"It's embarrassing, yes. Some people may be feeling a bit peeved or put out — fair enough," said Jez Littlewood, an assistant professor at Carleton University's Norman Paterson School of International Affairs in Ottawa.
"But ultimately you have to rectify these mistakes, and they have to be rectified in a way that meets the concerns of what is fundamentally our key intelligence ally."
Delisle's top secret-level security clearance was up for renewal months before he transferred to Halifax in 2011, prompting questions about whether such a check would have uncovered the fact he had experienced financial and marital problems.
John Adams, the former head of Canada's ultra-secret electronic eavesdropping agency, the Communications Security Establishment, said in the age of thumb drives the key to preventing treachery is rigorous screening.
"The worst threat is an insider threat," Adams said when asked about the Delisle case at a recent conference.
"So, first of all, keep them out if you can and if you've got 'em in, watch 'em. You can't ever take your eye off them, particularly in sensitive locations like that.
"I can put 20 gigabytes of information in my shirt pocket. I'm a trusted guy. How are you going to stop me? It's tough. You've got to be sure they're clean when they come in and they stay that way when they're there. There's no other way. It's not magic. You can't inspect them coming in and going out, it would take you forever."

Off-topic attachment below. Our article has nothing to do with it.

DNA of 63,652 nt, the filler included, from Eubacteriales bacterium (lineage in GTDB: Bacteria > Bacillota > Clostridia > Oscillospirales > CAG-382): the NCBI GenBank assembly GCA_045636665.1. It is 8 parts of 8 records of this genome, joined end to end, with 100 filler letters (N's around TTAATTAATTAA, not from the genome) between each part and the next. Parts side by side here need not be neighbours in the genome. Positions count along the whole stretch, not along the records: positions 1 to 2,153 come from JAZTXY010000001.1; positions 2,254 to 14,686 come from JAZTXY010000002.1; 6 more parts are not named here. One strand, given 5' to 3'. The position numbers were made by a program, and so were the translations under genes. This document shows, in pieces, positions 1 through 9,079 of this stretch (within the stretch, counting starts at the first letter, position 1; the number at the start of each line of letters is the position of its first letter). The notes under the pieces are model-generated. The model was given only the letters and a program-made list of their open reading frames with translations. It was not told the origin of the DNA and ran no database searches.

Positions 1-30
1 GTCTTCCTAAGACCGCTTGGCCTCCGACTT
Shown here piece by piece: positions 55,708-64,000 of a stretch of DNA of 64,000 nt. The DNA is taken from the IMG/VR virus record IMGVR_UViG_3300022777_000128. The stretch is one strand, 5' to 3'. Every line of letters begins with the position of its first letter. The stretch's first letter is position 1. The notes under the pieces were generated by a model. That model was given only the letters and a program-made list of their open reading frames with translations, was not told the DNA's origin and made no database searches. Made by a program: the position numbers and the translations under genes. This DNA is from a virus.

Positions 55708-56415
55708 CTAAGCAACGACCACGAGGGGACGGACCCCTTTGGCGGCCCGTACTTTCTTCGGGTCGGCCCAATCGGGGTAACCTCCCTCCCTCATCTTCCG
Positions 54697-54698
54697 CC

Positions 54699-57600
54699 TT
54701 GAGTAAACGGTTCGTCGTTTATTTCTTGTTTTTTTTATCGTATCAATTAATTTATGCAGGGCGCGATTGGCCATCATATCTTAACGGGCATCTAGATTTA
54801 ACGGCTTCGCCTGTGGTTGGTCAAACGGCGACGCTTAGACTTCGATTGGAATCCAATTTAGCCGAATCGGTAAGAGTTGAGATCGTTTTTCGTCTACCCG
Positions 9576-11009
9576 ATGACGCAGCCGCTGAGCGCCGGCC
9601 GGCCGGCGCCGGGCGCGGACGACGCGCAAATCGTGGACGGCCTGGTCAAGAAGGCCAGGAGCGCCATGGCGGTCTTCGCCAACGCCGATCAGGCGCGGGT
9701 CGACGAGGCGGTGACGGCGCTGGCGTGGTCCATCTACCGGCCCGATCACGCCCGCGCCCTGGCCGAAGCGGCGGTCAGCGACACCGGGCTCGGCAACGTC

If a person's security clearance expires, they are allowed to continue working with classified material unless there's a particular reason to suspend access, then-CSIS director Dick Fadden told a Senate committee earlier this year.
Fadden said he had been working with deputy ministers to tighten electronic and physical security procedures, as well as in the area of security clearances. "In virtually every instance, there has been — or there is in the process of being — some tightening up."
Fadden is now the deputy minister of defence.
U.S. National Intelligence Director James Clapper has said the Americans are working to tag classified information in a way that would allow them to determine who shares it.
American officials also want to strip secret information of the sensitive methods used to gather it, which would enable an agency to share data without revealing, for instance, it was collected through a satellite intercept, Clapper said.